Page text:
And they brought the young man alive, and were not a little comforted.”

I find it very difficult to believe that this is talking about the Lord’s supper.

Adding what little evidence we have together, both pro and con, it seems to me that Acts 2:42 is talking about ordinary meals, just as it is in verse 46.

“And they, continuing daily with one accord in the temple, and breaking bread from house to house, did eat their meat with gladness and singleness of heart.”

If someone wants to argue that this is the Lord’s supper,

Observed by small groups rather than the entire church,

I think that the burden of proof lies on their shoulders rather than mine.

The only thing which makes me hesitate from being really dogmatic about this,

Is that we so often associate fellowship with food, as in pot luck meals.

Yet, I still think that if try to explain this as is the Lord’s Supper it causes more problems than solutions.

Then fourthly, the new believers joined the older saints in their PRAYER meetings.

They were filled with praise for their Saviour and salvation.

And they were praying for the peace of Jerusalem and the fulfillment of more the Lord’s promises.

I don’t think that they thought of prayer as an Christian option.

These hours of prayer were an important and integral part of the ministry of the first church.

And it ought to be so of ours as well.

Although I don’t think that we all agree about this, I believe that prayer ought to be the primary purpose of this service on Wednesday nights.

So we’ve looked at the Who, What, Where and When, and now we come to the WHY.

Why were these new believers continuing “stedfastly in the apostles’ doctrine and fellowship, and in breaking of bread, and in prayers”?

I thought about looking at this verse as an example of how a church ought to worship the Lord.

A sermon could be developed which might teach that these new saints were taught that …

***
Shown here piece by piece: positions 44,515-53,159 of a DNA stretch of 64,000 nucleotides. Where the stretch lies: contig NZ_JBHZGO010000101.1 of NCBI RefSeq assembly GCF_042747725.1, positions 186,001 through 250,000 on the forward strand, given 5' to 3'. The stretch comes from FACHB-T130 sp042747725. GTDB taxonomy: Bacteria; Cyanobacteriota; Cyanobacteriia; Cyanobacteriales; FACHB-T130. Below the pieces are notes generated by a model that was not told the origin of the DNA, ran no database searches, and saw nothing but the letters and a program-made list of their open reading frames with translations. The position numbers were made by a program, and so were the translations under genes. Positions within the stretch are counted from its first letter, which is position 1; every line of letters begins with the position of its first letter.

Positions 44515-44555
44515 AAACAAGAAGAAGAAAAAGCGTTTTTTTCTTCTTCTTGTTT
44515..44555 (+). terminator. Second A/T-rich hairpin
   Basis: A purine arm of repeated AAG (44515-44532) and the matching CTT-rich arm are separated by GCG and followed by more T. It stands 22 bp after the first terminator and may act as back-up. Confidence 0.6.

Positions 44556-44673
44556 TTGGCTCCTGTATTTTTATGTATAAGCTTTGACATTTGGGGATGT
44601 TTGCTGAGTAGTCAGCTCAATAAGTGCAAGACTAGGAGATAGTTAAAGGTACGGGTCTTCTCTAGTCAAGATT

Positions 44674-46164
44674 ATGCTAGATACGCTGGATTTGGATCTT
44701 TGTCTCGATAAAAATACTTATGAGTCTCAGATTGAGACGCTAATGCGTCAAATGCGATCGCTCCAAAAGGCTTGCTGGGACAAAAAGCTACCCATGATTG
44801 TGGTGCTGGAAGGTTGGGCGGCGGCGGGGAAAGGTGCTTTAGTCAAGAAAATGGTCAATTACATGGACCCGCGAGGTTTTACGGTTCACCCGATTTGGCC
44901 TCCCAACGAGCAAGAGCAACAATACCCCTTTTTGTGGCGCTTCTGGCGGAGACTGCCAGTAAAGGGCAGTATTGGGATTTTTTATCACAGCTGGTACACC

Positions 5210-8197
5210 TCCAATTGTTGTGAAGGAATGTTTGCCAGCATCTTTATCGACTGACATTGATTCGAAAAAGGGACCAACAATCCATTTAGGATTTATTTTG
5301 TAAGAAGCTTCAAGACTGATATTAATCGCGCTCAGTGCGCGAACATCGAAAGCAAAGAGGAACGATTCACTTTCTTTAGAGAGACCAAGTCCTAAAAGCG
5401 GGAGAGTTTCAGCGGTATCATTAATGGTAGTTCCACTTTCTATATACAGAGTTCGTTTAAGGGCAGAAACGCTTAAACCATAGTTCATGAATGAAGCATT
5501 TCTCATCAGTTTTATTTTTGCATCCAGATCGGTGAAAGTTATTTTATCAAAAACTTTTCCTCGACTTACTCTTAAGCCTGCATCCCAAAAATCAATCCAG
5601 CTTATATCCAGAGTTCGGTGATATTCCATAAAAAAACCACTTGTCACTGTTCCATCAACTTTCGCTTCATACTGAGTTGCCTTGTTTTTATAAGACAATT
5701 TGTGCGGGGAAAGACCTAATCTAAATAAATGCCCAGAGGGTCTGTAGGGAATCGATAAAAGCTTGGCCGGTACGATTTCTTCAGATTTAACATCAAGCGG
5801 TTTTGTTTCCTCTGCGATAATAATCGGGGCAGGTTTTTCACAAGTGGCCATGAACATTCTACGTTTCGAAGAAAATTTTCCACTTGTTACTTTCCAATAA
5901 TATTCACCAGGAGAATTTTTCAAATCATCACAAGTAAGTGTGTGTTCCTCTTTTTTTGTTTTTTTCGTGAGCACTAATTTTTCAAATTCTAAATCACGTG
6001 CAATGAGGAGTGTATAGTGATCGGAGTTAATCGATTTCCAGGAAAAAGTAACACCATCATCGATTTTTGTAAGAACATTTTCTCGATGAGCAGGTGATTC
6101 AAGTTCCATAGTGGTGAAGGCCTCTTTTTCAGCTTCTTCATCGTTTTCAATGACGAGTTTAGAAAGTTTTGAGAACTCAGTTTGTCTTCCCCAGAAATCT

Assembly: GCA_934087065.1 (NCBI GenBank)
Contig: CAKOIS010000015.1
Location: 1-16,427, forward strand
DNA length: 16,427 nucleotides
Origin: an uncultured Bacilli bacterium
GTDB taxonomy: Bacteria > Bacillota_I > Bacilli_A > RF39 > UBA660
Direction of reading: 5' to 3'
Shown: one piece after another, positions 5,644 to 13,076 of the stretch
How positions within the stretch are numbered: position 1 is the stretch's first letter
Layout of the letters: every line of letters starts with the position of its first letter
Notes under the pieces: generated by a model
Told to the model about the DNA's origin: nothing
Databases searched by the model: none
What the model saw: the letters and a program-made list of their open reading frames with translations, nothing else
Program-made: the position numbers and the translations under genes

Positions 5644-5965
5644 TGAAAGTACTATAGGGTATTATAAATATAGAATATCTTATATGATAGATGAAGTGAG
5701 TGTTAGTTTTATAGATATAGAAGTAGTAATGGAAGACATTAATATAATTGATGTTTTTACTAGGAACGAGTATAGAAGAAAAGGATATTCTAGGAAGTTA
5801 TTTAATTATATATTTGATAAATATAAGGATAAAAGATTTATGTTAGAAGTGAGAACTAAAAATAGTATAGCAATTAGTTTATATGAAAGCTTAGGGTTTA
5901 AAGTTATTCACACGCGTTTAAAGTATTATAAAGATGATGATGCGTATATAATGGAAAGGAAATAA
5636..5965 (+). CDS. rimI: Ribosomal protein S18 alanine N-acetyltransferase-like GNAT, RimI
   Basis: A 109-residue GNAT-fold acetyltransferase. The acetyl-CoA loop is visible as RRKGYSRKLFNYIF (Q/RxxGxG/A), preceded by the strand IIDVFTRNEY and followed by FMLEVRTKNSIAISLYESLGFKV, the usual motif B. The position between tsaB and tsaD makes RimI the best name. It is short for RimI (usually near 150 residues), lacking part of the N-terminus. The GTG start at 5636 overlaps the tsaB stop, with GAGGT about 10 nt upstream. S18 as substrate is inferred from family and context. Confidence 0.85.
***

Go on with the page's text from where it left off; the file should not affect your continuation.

These four things are responsibilities incumbent upon all church members.

These four things ought to be the four primary characteristics of the Lord’s churches.

And if this is the case, then it makes what is NOT mentioned quite interesting.

For example, the modern ideas of evangelism are not to be found in verses 41-47.

Then I thought about approaching these four things as necessary ingredients in their protection.

As a hen gathereth her chickens under her wings, the church needs to gather her chicks under her wings.

These four things not only help the new believer to grow in the Lord, but they are also instrumental in the protection of those saints from sin, heresy and the corruption that is in the world through lust.

Again, the Apostles could have demanded that these new believers become active in these things.

But I think that there is something else:

These saints “continued stedfastly in the apostles’ doctrine and fellowship, and in breaking of bread, and in prayers” because it came automatically with their new lives in Christ Jesus.

They didn’t have to be ordered, forced or coerced into these four things, because their newly quickened hearts longed for them.

When a saint of God is close to the Lord, then these things will be a part of their lives.

And that leaves us with the question: how important are they in your life?